In 2015, 35,092 people were killed in U.S. motor vehicle crashes. Of that number, 48 percent were not wearing seatbelts. If the number of people aged 45 and older is excluded, that percentage rises to above 50%, meaning that more than half of teenagers and those younger than 44 years old were not wearing seatbelts. In 2016, 37,461 people were killed in vehicle crashes on U.S. roads. As the number of fatalities rises, there is no perceptible change in human behavior so one can anticipate that nearly 18,000 unrestrained people are now dying on U.S. roadways.
On December 18, 2017, the trucking industry was required to have Electronic Logging Devices (ELD, or ELD mandate) operating in nearly all commercial motor vehicles to track drivers’ hours of service. The hope was that this regulation would save 26 lives per year. The cost to the trucking industry is anticipated to be in the hundreds of millions of dollars per year. This cost includes lost productivity caused by making it harder for drivers to manage their time which might include hedging a bit on their logbooks; the cost of additional hardware to be installed in the trucks, subscription costs for the services that will be required to be purchased to achieve compensability and a much higher number of fines and penalties levied by law enforcement. The cost does not include the human cost, however. Older drivers who are not computer literate, unwilling or unable to live their lives under the control of an electronic ankle bracelet, the ELD’s equivalent to them, are being forced to leave the industry. Many older drivers retired on or before December 18, 2017, simply to avoid this regulatory burden. Others will follow.
Some will say that those leaving are the unsafe ones and that our highways are safer as a result. Others say that those leaving include many who have spent decades behind the wheel delivering freight safely. It is probably impossible to determine who is more right.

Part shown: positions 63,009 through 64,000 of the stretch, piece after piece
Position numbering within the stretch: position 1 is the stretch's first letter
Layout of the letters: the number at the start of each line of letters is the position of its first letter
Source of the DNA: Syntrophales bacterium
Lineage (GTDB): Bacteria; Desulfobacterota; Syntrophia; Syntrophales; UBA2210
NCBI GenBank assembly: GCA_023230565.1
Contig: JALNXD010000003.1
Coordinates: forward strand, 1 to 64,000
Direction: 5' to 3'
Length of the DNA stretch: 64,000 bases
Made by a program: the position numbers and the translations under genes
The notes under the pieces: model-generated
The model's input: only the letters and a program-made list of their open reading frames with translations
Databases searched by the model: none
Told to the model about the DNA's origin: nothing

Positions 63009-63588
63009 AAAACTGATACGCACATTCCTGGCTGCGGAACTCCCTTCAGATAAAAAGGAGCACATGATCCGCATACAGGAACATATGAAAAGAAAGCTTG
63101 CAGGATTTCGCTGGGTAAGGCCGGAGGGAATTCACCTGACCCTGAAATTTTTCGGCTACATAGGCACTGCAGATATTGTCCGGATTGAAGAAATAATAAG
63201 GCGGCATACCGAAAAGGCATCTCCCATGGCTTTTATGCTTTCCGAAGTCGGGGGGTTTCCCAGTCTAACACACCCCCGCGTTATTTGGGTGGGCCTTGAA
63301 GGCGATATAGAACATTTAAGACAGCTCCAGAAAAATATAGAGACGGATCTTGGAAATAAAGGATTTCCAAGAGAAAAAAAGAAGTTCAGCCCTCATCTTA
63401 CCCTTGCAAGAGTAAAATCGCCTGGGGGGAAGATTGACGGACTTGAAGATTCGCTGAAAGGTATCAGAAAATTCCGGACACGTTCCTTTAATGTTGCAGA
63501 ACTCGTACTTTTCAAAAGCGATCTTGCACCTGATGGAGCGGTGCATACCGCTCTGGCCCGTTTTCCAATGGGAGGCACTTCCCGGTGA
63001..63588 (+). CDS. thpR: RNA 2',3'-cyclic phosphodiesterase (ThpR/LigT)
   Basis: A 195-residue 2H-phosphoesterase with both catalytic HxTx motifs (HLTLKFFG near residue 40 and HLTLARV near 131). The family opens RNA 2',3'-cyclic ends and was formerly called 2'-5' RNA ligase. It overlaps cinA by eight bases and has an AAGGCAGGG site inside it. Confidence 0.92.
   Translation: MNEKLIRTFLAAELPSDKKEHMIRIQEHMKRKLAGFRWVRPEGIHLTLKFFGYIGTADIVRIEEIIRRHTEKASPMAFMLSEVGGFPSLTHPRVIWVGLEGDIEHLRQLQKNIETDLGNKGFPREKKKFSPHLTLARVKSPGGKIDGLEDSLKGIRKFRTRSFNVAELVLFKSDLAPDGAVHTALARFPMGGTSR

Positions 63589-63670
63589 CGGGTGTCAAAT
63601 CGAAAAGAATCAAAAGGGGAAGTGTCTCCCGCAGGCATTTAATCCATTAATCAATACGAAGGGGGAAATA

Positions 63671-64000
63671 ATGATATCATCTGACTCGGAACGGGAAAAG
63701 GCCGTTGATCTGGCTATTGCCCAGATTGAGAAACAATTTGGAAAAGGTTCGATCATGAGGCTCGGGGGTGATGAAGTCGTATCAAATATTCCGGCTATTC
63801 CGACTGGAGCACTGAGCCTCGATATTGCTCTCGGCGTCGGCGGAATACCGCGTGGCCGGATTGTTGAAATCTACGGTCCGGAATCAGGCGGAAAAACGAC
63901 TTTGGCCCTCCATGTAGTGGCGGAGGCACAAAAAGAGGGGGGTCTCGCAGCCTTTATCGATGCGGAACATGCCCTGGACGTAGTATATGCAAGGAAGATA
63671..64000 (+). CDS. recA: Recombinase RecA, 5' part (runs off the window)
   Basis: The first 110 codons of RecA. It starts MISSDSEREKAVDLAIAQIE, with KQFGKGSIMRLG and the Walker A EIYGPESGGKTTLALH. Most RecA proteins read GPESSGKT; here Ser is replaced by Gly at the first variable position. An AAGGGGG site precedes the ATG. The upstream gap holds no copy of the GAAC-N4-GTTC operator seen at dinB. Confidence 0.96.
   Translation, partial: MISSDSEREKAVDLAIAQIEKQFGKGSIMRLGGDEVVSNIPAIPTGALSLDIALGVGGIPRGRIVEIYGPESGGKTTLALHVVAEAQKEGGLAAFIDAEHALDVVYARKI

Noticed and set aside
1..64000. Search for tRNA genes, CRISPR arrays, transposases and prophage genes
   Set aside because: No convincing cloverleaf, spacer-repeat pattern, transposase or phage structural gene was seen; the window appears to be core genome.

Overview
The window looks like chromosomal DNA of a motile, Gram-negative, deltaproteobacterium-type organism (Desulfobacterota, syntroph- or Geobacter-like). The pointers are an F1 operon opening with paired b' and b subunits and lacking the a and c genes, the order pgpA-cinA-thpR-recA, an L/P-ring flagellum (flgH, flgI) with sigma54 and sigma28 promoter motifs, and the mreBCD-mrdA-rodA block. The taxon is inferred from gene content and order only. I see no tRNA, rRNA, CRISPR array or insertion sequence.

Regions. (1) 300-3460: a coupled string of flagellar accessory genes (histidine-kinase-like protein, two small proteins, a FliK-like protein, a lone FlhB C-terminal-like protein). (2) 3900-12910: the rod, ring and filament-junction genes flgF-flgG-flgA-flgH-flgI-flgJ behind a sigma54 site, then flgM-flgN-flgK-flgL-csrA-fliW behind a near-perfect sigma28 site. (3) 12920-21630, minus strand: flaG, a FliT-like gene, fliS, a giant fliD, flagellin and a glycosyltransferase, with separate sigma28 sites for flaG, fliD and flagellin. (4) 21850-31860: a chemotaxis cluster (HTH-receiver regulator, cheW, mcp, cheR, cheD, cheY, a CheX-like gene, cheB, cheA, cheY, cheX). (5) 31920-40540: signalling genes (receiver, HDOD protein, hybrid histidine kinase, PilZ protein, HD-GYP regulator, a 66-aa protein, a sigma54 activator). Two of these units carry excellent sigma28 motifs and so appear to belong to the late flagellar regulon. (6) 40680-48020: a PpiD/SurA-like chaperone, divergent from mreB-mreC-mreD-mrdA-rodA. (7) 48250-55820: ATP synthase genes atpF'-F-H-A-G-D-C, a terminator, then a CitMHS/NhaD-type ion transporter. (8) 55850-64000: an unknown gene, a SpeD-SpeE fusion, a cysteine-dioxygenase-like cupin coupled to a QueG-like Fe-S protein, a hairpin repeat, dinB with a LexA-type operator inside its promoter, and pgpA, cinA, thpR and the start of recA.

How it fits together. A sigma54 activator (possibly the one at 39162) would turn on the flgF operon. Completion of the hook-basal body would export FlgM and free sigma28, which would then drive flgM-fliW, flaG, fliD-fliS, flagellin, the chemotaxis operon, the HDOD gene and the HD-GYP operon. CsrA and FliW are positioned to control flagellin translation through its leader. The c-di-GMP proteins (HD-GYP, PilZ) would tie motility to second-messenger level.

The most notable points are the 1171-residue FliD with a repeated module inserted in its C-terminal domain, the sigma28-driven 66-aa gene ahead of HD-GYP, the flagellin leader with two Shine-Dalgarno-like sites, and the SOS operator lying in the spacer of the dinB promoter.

The real question is whether safety was really the reason for the legislation that spawned the ELD mandate. If there really is an interest in saving lives, compare the anticipated cost of the ELD mandate with the potential cost of installing a device in a non-commercial motor vehicle, i.e., a car or pickup truck or SUV, that renders the vehicle inoperable unless seatbelts are properly fastened. What about the cost vs lives saved by requiring the installation of a device that requires a negative alcohol and drug test in order to render a vehicle operational? It seems obvious that more than 26 lives per year would be saved by such legislation, yet there is no such law. Approximately one-third of all motor vehicle deaths are alcohol-related. Some studies show that drunk driving deaths cost our economy $44 Billion every year.
Driving drunk is a problem that has been around since roads have been established. Depressingly, there is no real indication that human nature is changing. While drunk driving laws have gotten stronger, and penalties have become increasingly severe, thousands of people are still dying each year on U.S. roads as a result of alcohol-impaired drivers.
The regulatory burden placed on the professional truckers in the name of reducing highway deaths is inconceivable to most Americans who are not professional drivers. Indeed, as recent experience is illustrating, most truckers did not even perceive the real cost of this regulation. It seems nearly certain that if a comparable regulation were placed on the non-trucking population, the number of lives saved would be in the hundreds or thousands, not 20 or thirty per year. So, why do we not have such regulation?
Thanks to Tony Brock of Brock Law Offices for contributing this guest post.